Facial age prediction with Fastai2

Ajaykumaar S
May 23 · 4 min read

Not so long ago, age prediction applications were quite trending among the iOS phone users. In this post, we will create a Deep Learning model that predicts the age of a person based on their facial image.

Let’s get started….!!

We will be using Fastai2 library for this model. It contains all the sub-libraries needed for NLP, Recommendation systems and computer vision. For this computer vision task, we will use the vision sub-library.

!pip install fastai2 -q
from fastai2.vision.all import *
from fastai2.basics import *

We need a dataset that contains facial images along with their age. Our model should extract the features of these images by passing it through several layers of matrix multiplications and output a number(i.e. age), which is called the ‘Forward pass’. Now, this predicted age should be compared with the actual age to calculate loss and go back and change the values(weights) of our matrices and this, not so surprising, is called ‘Backward pass’.

Let’s get the data from Kaggle(link below) and upload it to our Google Drive.

Once uploaded to Drive, start the Google Colaboratory environment, connect to a runtime and mount the Drive. We need a path to where our data is stored.

path=Path('/content/drive/My Drive/face_age')

In this dataset, there are 99 folders named by the corresponding age of the people’s images in that folder. So the output, y value, is the label of the folder.

Now we shall create a get_y function which gets the name of the folder and converts it into an integer to do the regression. The Pipeline is particular to Fastai and it facilitates the processes to happen in a sequence.

def to_num(x:str): return int(x)
get_y= Pipeline([parent_label,to_num])

We’ll use the DataBlock API to get the data, apply transformations, augmentations, split them into training and validation sets, get the y-value and normalise.

item_tfms=Resize(240, method='squish'),
batch_tfms=[*aug_transforms(size=224, max_warp=0, max_rotate=7.0, max_zoom=1.0)]

Now, let’s make this data block into a data loader with a batch size of 64.

Output of dls.show_batch()

Let’s create a default CNN learner using the cnn_learner() function and let’s use resnet18 architecture. As this is a regression problem, it is mandatory to specify the y_range.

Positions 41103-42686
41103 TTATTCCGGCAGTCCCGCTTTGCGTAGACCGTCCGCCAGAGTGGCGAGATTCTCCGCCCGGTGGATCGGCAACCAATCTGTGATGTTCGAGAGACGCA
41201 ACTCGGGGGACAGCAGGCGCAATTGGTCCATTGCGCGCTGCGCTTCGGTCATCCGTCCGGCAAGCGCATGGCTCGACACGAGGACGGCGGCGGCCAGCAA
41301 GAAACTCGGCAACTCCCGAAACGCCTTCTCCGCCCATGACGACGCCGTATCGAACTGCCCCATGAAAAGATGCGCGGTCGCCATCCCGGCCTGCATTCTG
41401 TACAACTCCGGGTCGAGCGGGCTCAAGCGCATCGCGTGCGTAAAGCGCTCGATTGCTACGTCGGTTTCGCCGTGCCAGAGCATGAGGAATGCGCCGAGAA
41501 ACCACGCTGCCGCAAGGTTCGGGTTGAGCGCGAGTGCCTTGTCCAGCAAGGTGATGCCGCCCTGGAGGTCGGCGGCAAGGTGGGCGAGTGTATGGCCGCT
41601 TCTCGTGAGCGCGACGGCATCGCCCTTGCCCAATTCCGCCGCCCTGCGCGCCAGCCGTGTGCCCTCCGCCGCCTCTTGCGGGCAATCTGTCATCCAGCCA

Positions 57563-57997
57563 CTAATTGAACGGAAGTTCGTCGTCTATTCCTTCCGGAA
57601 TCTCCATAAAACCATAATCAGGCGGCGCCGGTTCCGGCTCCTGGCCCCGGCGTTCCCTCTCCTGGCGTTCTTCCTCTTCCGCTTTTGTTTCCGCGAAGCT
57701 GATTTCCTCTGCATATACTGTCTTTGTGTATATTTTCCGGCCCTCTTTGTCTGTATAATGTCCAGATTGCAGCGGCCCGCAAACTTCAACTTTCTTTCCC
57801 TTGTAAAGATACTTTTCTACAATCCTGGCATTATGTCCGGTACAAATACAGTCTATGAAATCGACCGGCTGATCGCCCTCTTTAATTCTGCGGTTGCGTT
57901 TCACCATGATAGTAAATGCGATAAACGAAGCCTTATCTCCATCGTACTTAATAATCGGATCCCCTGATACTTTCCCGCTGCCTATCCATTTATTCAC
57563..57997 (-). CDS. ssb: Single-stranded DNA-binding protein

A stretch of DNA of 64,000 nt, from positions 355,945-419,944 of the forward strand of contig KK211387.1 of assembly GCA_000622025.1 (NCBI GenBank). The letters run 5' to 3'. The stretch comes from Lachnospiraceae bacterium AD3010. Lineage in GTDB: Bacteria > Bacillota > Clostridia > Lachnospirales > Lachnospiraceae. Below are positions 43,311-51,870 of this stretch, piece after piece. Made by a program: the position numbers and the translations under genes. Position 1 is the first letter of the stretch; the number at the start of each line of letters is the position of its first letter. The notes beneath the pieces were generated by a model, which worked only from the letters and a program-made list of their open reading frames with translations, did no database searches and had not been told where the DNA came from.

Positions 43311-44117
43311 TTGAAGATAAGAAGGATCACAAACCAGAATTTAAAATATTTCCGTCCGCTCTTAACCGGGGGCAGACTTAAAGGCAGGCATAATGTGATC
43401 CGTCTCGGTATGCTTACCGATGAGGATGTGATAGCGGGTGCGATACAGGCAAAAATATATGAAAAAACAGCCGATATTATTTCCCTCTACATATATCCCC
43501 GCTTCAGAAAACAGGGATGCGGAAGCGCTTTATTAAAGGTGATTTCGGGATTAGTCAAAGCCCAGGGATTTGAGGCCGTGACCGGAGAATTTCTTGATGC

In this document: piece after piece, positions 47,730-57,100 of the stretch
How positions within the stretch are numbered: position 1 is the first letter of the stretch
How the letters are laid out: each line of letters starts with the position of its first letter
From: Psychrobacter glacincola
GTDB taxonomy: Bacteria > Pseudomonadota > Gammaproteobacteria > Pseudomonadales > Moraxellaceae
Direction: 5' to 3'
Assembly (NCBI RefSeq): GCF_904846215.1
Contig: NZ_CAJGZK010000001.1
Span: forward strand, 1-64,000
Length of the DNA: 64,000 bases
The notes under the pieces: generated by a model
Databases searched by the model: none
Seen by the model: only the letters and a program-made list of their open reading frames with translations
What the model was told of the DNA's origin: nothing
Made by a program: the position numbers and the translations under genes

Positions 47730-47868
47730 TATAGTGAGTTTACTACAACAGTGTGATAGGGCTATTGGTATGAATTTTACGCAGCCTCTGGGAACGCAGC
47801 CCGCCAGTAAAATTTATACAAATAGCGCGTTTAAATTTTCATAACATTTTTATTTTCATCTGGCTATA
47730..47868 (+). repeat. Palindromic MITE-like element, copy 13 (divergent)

learn=cnn_learner(dls,resnet18,loss_func=MSELossFlat(), y_range=(10.0,70.0))

Now let’s train the model, i.e. fit, for 5 epochs and make a prediction on an image.


The output age I got was 50.8 and of course it might vary each time you run the model. It is because of the randomness in parameter initialisation.

That, by all means, is a fairly good result, yet still, we’ll hack into the cnn_learner() and customise it with a new architecture, activation function, self-attention and optimiser. If we look inside the learner.py notebook in Fastai’s Github repo, what cnn_leaner() does is it creates a cnn_model() and passes the model into a Learner() and the cnn_model() call the create_head() and create_body() to create the model.

We shall copy the create_body() function and make some changes so that we can pass in an activation function and self-attention. (changes made in the respective lines are shown below)

def create_custom_body(arch, n_in=3, pretrained=True,act_cls=nn.ReLU(),sa=False, cut=None):
model = arch(pretrained=pretrained,act_cls=act_cls,sa=sa)

Now, we shall use xresnet18's architecture, use Mish as activation and set self-attention as True.

body=create_custom_body(xresnet18, pretrained=True, act_cls=Mish, sa=True)

To create the head we need to find the number of outputs from body and number of outputs from the head. We’ve to double the number of input features to the head because our head will contain average pooling and max-pooling layers. As we are doing a regression we have to set a y_range (i.e. output boundaries)

nf=num_features_model(nn.Sequential(*body.children())) * 2; nf
head=create_head(nf,dls.c, y_range=(0,100))

Now that our head is ready, we can pass our head and body into a nn.Sequential() and initialise our head.

model=nn.Sequential(body, head)
apply_init(model[1], nn.init.kaiming_normal_)

We can now pass our model into a Learner(). Since Fastai uses discriminative learning rate, we need to spilt the model so that each set will be trained at a different learning rate accordingly and the split function can also be got from the same learner.py notebook. Also, we’ll use ranger optimiser which is nothing but a RAdam optimizer passed to a LookAhead().

def _xresnet_split(m): return L(m[0][:3], m[0][3:], m[1:]).map(params)
learn=Learner(dls, model, loss_func=MSELossFlat(), splitter=_xresnet_split, opt_func=ranger)

Now our learner is ready! We shall freeze the learner and train it and roughly after 10 epochs we can see the validation loss heavily drops and now we can do a prediction on an image.

As we can see, the loss has not yet started to shoot up which means we can still train for few more epochs with reduced learning rate. Also, we can unfreeze the model and train for a few more epochs to get even better results. Another trick that could improve the accuracy is to increase the size of the images, say from too 240 to 360, and train it.

You can get the full code from the GitHub link below and check out Jeremy Howard’s course on Deep Learning to know more about Fastai.

Thank you and keep learning!

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